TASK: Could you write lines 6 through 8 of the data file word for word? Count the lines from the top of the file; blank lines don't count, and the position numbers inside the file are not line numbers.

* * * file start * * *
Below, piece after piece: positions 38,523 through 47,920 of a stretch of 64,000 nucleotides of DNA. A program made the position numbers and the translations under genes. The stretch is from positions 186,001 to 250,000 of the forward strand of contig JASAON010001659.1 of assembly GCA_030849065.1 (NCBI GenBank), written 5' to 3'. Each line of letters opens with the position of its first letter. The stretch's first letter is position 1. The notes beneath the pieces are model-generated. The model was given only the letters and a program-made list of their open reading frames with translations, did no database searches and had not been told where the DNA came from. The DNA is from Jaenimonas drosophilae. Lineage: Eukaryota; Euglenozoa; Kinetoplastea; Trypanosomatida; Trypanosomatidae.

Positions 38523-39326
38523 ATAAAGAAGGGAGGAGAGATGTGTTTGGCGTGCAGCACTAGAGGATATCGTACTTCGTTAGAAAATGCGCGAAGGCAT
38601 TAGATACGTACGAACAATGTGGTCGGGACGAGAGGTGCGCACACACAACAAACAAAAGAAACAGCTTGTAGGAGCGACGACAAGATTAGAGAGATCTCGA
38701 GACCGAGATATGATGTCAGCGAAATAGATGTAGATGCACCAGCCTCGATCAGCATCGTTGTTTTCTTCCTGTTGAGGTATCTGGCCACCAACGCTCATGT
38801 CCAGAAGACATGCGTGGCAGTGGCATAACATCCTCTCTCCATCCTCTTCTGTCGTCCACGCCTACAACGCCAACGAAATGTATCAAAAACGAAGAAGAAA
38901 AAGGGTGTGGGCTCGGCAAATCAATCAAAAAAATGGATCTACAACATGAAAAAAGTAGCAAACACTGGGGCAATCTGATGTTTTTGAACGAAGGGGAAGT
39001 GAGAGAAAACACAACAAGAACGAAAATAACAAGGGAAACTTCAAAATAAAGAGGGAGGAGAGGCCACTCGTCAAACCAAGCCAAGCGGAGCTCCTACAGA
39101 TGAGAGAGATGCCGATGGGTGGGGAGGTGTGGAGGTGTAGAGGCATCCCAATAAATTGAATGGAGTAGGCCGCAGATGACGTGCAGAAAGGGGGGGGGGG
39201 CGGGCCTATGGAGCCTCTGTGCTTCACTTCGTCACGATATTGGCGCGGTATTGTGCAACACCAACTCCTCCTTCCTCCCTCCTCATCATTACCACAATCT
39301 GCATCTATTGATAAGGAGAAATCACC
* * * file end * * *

38801 CCAGAAGACATGCGTGGCAGTGGCATAACATCCTCTCTCCATCCTCTTCTGTCGTCCACGCCTACAACGCCAACGAAATGTATCAAAAACGAAGAAGAAA
38901 AAGGGTGTGGGCTCGGCAAATCAATCAAAAAAATGGATCTACAACATGAAAAAAGTAGCAAACACTGGGGCAATCTGATGTTTTTGAACGAAGGGGAAGT
39001 GAGAGAAAACACAACAAGAACGAAAATAACAAGGGAAACTTCAAAATAAAGAGGGAGGAGAGGCCACTCGTCAAACCAAGCCAAGCGGAGCTCCTACAGA